The Story of Us
directed by Rob Reiner
(Universal, 1999)

There are some films that just make you want to run out of the theater screaming, throwing up your arms and bewailing the fact that such a horrible script ever got the green light in the first place. Such a movie is The Story of Us, which opened this past weekend.

The previews make the film look like a warm and knowing examination of a contemporary marriage. There are several montages of the past relationship -- the wedding, getting settled with each other, kids being born, kids getting older -- but in the movie we quickly find that these scenes, which we expected to see in more detail, are only montages in the actual film, and used as its climax. Yep, that's right -- they've just shown us the ending of the movie in the previews!

And it's a good thing they did, because otherwise there'd be nothing to show in the previews to draw in the suckers, of which my wife and I numbered two. Believe me, it's not the case of a nasty old male reviewer disliking a chick flick, since Laurie disliked it as much as I did. The problem is primarily the script, which would have fared much better as a Lifetime Network TV movie with Scott Bakula and Farah Fawcett than wasting the talents of Bruce Willis and Michelle Pfeiffer. Rob Reiner, the director, has to take a lot of the blame.

The characters are cliches: tiresome, whiny, self-centered upper-middle class muppies. We never know what makes them tick, what drew them apart, or why we should cheer for them to get back together, which of course they do. (Oh, come on, it's not like you didn't know!) There are the usual references to dominating parents, busy lifestyles, differing points of view (he's the free, unstructured, undisciplined type; she's the opposite). The lines sound as though they were written by TV comedy writers on an off day. There's more predictable shtick here than you could shake a shtick at, and predictable is the operative word. At one point, when Willis's character is typing on the screen, I predicted what the next word would be -- and that word was "Lithuanian."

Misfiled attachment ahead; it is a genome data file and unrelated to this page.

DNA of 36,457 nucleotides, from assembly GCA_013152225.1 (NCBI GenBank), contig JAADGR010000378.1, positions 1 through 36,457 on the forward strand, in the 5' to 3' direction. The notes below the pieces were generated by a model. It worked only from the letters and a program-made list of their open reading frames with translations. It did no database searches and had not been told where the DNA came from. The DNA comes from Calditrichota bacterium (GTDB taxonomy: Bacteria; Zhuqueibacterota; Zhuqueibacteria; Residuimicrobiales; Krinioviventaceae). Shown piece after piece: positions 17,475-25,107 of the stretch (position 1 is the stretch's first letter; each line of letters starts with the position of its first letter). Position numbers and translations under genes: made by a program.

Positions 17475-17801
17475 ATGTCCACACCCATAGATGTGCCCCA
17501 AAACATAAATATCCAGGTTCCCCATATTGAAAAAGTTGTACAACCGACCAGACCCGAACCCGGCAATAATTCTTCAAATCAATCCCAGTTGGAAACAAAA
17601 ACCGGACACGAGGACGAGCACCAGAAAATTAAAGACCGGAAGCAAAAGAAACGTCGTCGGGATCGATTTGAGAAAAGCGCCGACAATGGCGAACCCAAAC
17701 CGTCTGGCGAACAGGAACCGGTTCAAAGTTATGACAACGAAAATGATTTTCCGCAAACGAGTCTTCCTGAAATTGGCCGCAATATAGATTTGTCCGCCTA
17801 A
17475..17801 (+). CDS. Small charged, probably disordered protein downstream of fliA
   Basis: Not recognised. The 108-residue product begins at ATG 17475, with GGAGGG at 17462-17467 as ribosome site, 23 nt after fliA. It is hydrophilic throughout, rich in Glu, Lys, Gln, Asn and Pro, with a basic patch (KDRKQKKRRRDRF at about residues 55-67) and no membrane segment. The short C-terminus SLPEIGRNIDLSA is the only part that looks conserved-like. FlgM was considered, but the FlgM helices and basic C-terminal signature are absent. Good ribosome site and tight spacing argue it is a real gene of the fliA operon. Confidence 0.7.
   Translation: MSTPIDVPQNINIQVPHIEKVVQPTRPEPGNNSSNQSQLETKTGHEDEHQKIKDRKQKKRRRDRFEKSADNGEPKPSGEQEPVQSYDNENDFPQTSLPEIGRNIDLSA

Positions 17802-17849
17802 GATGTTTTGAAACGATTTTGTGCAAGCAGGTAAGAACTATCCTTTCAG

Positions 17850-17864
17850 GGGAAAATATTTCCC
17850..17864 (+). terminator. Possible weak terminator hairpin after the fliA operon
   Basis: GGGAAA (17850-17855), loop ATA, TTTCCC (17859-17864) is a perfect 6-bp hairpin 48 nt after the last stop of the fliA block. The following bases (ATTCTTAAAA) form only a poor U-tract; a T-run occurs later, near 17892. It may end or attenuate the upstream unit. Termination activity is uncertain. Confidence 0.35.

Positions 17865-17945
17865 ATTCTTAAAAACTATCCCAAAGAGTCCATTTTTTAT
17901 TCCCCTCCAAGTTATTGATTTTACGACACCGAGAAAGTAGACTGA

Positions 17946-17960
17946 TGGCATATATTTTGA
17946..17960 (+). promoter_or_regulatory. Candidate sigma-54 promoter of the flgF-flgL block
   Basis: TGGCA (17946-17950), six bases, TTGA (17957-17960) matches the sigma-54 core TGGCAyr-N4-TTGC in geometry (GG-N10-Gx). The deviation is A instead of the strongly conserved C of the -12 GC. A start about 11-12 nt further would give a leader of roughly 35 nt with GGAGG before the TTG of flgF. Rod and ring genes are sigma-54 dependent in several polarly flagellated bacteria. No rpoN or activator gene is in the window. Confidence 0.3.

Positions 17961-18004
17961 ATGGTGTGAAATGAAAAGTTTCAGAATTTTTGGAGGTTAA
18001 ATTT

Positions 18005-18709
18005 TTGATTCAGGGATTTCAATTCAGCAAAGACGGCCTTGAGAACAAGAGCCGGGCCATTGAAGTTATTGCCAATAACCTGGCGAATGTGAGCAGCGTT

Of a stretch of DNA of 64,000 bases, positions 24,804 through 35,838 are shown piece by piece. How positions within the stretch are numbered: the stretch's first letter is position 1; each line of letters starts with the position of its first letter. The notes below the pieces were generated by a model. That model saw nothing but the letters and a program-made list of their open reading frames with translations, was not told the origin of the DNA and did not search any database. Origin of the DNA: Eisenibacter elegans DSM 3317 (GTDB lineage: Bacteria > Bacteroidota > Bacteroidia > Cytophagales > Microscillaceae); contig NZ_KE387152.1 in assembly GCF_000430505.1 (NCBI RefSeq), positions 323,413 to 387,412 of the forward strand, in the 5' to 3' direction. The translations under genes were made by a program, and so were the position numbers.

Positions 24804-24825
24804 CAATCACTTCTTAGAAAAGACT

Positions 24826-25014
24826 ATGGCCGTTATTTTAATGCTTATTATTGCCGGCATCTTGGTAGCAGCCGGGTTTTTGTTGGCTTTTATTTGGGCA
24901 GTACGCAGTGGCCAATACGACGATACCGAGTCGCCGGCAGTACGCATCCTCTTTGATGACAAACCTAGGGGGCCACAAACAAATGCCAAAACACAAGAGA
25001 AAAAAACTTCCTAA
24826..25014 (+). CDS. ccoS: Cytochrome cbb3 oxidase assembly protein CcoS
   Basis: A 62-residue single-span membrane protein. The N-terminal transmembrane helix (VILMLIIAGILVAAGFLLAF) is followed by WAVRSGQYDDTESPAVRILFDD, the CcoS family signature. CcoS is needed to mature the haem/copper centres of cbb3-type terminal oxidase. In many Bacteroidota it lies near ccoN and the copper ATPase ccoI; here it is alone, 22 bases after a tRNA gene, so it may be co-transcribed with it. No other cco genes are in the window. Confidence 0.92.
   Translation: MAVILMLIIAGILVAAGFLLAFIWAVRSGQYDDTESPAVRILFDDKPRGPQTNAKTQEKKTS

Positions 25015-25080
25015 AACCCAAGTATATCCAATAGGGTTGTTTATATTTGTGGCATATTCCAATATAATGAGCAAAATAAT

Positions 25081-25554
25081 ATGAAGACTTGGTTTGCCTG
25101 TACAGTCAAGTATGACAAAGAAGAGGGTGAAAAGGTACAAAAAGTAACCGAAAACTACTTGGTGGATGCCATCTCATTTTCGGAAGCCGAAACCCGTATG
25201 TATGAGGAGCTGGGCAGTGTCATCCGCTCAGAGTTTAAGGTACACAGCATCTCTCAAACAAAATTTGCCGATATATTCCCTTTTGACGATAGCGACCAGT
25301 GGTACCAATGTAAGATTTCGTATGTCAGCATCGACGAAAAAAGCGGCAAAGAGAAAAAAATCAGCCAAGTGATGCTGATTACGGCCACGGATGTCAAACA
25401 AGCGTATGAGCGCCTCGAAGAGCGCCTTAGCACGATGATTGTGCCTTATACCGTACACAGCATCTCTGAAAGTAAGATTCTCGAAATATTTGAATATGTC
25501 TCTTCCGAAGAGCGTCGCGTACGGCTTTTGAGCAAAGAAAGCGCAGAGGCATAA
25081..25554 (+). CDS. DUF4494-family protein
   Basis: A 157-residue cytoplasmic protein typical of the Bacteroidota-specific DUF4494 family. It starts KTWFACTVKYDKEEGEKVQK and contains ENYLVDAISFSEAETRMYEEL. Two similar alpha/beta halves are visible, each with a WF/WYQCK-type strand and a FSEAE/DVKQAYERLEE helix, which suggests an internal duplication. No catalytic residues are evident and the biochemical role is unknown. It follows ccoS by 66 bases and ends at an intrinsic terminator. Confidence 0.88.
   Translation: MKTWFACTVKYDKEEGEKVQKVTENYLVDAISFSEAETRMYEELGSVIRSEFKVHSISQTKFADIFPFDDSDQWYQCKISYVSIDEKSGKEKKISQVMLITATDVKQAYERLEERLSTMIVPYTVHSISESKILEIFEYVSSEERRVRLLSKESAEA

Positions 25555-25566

It doesn't help that the movie is endless. Scenes drone on and on, and the only thing to keep you awake is playing write-the-dialogue-before-they-say-it, or predict-what-happens-next. (Ooo -- Michelle's handsome, divorced dentist meets her just after she's separated from Bruce. Gosh, what will happen now?) In dreary scene after scene, they fight, they make up, they fight again, they go to Venice and meet some funny American tourists, they go to funny therapists who talk with lisps, have California-shaped birthmarks on their foreheads, or have prostate problems that make them leave the room every minute; they imagine their parents in bed with them, commenting on their lives -- well, you get the idea.

By the final scene, when Michelle finally breaks down and begs Bruce to stay and keep the family together in a scene that hearkens back to vintage Laura Petrie "Ohhh Roooobbbbb," while the two kids sit in the SUV with the windows open, apparently oblivious to Mom's histrionics, the disbelief level reaches an all-time high. There. That's the ending. I've spoiled it for you completely. So save your money and your time and go see American Beauty again, a movie that also looks at the disintegration of a marriage, but happens to use real people, real dialogue, and a great script. Oh yeah, and which my wife also loved.

[ by Chet Williamson ]

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